“40 is too fast when you have to take your eyes of the road,” declares Abbott, adding, “plus the ABS is activated at higher pedal pressures.”
Starting from a steady 30 mph speed and at a consistent 15 pound brake pedal pressure, stopping distance was measured for multiple runs.
A baseline was established using both the original equipment set up as installed at the factory, using OE replacement parts. Results were very consistent, and a baseline of 70 feet was established. New rotors were then turned with two directional finishes, a fine pitch set at .003″, and a coarse .020″ finish. The fine pitch test returned a distance of 105 feet, a 50% increase, while the coarse pitch resulted in a whopping 137 foot stopping distance, double the OE rotor performance. The coarse pitch rotors also generated a loud clicking noise during braking.
“Even the finest directional finish increases stopping distance,” reported Abbott, adding, ” that means that you have to press harder to get the same stopping power.”
To achieve a non-directional finish the rotors were finished after turning with a most un-automotive tool: an orbital sander. The result was a 68-foot stopping distance.
“What this shows is that once the directional finish is removed from the rotor the stopping distance performance of the pads is restored,” concludes Abbott.
But is it the grooves, or their spiral pattern that causes the loss of braking performance? Also, as Abbott asked rhetorically, “What if the rotors are slightly grooved. Should I turn them?” To explore that issue, concentric grooves were machined into another set of new rotors on a toolroom lathe. Why? “Wear grooves caused by pads don’t spiral inwards or outwards like the grooves on a lathe turned finish.”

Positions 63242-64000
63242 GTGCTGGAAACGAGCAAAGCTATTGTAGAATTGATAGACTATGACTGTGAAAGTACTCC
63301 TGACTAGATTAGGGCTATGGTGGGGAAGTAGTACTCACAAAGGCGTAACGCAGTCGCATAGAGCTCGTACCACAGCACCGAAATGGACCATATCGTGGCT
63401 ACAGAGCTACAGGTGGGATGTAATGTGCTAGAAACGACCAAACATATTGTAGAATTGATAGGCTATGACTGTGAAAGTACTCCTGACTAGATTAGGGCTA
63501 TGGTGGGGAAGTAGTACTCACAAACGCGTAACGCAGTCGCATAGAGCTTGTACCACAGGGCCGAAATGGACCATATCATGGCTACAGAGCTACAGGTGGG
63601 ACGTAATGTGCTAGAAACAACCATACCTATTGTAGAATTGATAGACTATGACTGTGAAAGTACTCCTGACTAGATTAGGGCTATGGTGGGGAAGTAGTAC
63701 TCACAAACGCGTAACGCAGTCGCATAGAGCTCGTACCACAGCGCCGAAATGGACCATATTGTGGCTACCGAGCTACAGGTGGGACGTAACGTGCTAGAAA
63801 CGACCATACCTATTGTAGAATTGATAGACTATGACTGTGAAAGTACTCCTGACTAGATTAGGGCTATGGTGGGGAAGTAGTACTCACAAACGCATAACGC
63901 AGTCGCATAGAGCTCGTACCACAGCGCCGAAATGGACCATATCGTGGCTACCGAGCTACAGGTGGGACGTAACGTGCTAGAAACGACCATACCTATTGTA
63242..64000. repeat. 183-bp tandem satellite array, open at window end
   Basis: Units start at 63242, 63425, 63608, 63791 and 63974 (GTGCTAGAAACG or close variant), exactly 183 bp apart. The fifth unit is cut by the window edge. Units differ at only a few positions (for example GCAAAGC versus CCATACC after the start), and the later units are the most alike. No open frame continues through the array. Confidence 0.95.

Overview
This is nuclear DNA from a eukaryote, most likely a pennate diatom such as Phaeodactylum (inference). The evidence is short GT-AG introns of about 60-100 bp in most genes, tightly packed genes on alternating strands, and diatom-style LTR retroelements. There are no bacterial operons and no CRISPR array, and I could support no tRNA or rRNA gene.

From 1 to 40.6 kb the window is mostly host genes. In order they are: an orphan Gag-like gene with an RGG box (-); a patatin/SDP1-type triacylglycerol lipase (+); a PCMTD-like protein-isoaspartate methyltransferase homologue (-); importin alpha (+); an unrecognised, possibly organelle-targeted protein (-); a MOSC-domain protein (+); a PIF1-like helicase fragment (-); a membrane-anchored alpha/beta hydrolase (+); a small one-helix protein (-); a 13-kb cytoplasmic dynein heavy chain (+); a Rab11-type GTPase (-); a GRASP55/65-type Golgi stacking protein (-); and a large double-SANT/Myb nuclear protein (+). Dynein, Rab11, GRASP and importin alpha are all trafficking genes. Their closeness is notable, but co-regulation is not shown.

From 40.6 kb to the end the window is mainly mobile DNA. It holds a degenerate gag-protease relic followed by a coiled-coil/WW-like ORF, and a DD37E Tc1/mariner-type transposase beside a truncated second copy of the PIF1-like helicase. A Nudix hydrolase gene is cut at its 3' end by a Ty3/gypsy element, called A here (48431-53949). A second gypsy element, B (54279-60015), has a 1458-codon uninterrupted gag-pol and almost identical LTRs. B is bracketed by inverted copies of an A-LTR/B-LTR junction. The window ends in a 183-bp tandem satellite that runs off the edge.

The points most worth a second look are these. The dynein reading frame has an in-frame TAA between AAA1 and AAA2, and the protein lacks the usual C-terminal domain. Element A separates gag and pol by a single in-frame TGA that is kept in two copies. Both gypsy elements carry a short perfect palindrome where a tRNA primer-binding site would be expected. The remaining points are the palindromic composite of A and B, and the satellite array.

Surprisingly, the concentric grooves produced no difference in stopping distance compared to the OE finish, leaving one question unanswered: Why does the spiral groove cause excessive stopping distances?
Abbott has a hypothesis:
“The pads engage the grooves of the rotor like the needle in the grooves of a record. It acts like a thread. The pads are forced outwards or inwards, depending on the direction of rotation of the threads. Eventually, the pads are restricted by the caliper. They can go no further; they spring back into their original position, and the process starts over and over again. During the time of spring-back, the pads are not exerting force on the rotor, and slowing down of the vehicle is not taking place during this period.”
Abbott’s theory also accounts for the clicking noise heard with very coarse directional rotor finishes. Other effects, besides longer stopping distances, are excessive pedal effort, pad overheating and glazing as well as the potential for rear-wheel lock-up on non-ABS equipped vehicles.
The results are very suggestive that the rotor finish is crucial to good stopping performance, regardless of the friction material or pad brand chosen. And the correct finish is a non-directional one. As Norman Abbott says simply, “it takes extra time, but it’s worth it.”
Rotors: Replace or turn?
OE Quality Friction president Norman Abbott recommends the following when servicing brake rotors:
– If the rotors are only slightly scored or grooved, LEAVE THEM ALONE
– If the rotors are badly scored or grooved, REPLACE THEM.
– If you have to turn the rotors, make sure you end up with a NON-DIRECTIONAL surface finish.